- Steel Wool (required) – Yeah, so how do you plan on shooting steel wool . . . . without steel wool? Granted, sparklers may make a safer substitute, but they’re nowhere near as grand! Most videos will tell you to get a fine (0) steel wool, but I’ve noticed that the fine steel wool is difficult to light if the weather is cold, windy and/or the air is moist. Extra-fine (00) has never given me a problem. Stick to 00, 000 or 0000 grades of steel wool.
- Lighter/Battery (required) – So the sparks come from setting the steel wool on fire and spinning it around. Why would I need a battery you ask? (Someone did not watch any of the videos on the link I provided.) If you don’t have a lighter, rubbing the terminals of a 9-volt battery can spark the steel wool. If you put the battery in a sock, you can ward off anyone trying to steal your camera! (Can you tell I was born and raised in Brooklyn?)
If you’ve ever taken long exposures or tried light painting, you pretty much know the basics of shooting steel wool photography:
- Compose – Set up your tripod and compose your shot. I usually compose my picture as if I am shooting an urban or landscape style shot and add my steel wool as the main component. A dark blue sky compliments bright burning fire very well. Moving clouds or water in the background will also add another component to your photograph.
- Expose - Set your ISO, aperture and shutter speed to expose the background to your liking. I recommend setting the aperture between F7.1 and F13. Apertures at F16 or higher can start dimming the steel wool. Setting the aperture lower than F7.1 may make it difficult not to overexpose.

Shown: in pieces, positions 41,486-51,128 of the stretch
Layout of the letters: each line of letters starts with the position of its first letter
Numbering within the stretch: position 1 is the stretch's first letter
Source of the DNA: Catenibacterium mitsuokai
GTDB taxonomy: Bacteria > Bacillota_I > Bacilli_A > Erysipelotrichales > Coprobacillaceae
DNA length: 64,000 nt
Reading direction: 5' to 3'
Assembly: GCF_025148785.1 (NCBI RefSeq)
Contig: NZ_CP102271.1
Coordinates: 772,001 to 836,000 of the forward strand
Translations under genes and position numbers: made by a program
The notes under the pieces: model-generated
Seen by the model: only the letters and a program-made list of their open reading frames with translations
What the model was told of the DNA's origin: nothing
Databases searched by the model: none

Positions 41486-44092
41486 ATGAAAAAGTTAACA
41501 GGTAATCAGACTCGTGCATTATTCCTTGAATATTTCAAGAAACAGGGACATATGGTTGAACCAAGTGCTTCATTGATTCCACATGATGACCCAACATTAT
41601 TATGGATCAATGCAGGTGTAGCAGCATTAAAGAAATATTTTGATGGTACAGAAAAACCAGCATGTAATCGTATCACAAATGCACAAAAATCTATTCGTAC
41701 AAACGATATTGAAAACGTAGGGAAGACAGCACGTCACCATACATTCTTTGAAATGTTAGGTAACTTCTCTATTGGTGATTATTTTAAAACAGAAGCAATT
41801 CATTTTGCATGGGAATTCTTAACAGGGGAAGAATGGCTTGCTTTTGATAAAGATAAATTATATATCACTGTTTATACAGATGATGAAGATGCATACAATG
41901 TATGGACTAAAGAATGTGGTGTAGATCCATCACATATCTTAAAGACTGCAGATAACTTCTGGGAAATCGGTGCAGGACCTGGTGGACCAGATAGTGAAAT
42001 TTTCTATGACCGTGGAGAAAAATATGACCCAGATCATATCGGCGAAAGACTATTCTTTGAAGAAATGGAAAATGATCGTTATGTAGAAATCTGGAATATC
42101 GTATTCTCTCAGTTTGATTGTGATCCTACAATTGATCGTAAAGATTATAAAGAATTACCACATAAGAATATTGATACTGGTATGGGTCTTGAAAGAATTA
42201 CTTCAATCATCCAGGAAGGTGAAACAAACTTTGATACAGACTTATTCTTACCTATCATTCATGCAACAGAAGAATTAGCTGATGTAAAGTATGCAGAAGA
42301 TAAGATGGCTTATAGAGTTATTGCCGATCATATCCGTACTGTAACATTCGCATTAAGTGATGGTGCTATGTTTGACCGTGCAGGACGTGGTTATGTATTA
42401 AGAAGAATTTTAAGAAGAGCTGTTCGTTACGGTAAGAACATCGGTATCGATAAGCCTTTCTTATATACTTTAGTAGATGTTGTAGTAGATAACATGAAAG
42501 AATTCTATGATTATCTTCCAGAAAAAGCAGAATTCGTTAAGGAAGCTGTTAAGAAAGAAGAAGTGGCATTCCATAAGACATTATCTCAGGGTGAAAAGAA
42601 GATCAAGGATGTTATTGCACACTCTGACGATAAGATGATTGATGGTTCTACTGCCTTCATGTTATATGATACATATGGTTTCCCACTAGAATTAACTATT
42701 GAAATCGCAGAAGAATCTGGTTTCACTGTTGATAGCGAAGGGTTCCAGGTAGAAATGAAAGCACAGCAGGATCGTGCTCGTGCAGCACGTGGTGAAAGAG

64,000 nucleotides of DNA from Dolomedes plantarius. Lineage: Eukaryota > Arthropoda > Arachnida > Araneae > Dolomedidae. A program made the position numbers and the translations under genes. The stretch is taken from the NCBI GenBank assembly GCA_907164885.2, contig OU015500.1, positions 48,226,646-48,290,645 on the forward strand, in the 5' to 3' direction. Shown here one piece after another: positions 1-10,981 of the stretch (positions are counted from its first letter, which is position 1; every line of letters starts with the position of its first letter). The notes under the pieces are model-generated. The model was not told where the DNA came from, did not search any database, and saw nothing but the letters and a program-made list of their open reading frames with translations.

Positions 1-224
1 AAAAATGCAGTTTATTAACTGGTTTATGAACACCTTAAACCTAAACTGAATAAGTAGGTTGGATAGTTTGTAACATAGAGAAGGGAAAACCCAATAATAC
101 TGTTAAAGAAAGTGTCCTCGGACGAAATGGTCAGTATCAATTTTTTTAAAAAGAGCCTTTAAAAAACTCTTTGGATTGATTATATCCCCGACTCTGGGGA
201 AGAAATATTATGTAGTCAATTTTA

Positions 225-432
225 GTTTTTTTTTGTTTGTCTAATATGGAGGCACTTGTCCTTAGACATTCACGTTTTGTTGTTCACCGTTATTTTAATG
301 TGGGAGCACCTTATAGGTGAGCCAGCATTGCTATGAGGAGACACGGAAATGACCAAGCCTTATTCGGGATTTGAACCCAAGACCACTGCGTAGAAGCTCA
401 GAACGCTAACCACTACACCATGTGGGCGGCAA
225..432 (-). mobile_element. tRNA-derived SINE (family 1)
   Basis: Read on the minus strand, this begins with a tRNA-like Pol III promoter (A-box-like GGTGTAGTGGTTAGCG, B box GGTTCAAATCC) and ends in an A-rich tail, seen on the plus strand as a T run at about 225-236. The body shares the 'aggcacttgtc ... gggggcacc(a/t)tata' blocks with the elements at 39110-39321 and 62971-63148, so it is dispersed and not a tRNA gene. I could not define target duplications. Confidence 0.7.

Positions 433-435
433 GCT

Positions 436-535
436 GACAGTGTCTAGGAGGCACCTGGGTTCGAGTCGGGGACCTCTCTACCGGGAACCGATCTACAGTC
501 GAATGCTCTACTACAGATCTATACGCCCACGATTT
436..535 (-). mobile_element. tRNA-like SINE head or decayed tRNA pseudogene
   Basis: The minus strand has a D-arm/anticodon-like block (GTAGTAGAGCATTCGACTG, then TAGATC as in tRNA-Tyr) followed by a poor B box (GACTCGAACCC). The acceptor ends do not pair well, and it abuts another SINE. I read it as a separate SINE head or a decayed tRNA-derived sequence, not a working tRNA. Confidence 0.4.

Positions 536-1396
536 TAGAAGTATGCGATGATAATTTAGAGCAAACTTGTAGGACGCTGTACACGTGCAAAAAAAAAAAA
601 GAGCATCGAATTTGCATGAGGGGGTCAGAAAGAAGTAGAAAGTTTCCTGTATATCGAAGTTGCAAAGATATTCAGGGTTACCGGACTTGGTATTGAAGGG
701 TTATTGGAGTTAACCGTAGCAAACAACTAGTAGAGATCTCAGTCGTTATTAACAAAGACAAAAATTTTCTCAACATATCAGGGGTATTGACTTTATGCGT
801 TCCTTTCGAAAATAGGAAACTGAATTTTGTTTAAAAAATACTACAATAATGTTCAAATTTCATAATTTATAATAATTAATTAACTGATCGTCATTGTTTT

- Loosen – No, not you! Well okay, maybe you want to stretch. When your done, unravel and loosen up that piece of steel wool. It usually comes in a densely wound pad. If you keep it that way, it will be more difficult for oxygen to get in those fibers and help it burn. Loosen it until you can see through it, but don’t rip it to pieces.
- Stuff – Stuff the steel wool into the whisk, but not too much. Too much steel wool in the whisk will make the steel wool dense and harder to burn.
- Attach – Clip the end of your dog leash to the loop on the handle of the whisk. Deciding where you want the sparks to go will determine how you spin the leash.
Now you’re ready to light your steel wool and take a picture. Try spinning for a second before you trigger your camera shutter. This way you can have a perfect circle in the final shot, instead of seeing a light trail where your whisk was laying on the ground.
- The clothing you are wearing can change your image. Darker clothing won’t show in a long exposure picture in the dark. Light clothing will reflect a lot more light. Also, wear loose layers of clothing in case a piece of steel wool hits your shirt. Loose clothing is quicker and easier to remove. Also, don’t wear anything valuable. Burning steel wool can leave little holes in your clothing that you might never even notice while it’s happening.
- Goggles are a really good idea to protect your eyes. A hooded sweater might help to protect eyes and hair too. Especially if you use Aqua Net. Oh yes, I went there!
- Find a spot that has a non-flammable structure and direct your sparks towards it. The light from the sparks will define the shape of the structure or object.
I’ve included converted this tutorial as a PDF so you can take it with on your phones or tablets. As always, feel free to send me questions or pictures of steel wool that you have taken. If you want to try this technique with others, the NYC Photographers MeetUp group is having a Steel Wool event this Saturday. We’re also having a Steel Wool Photography Contest, so stay tuned to see the top images submitted by the attendees.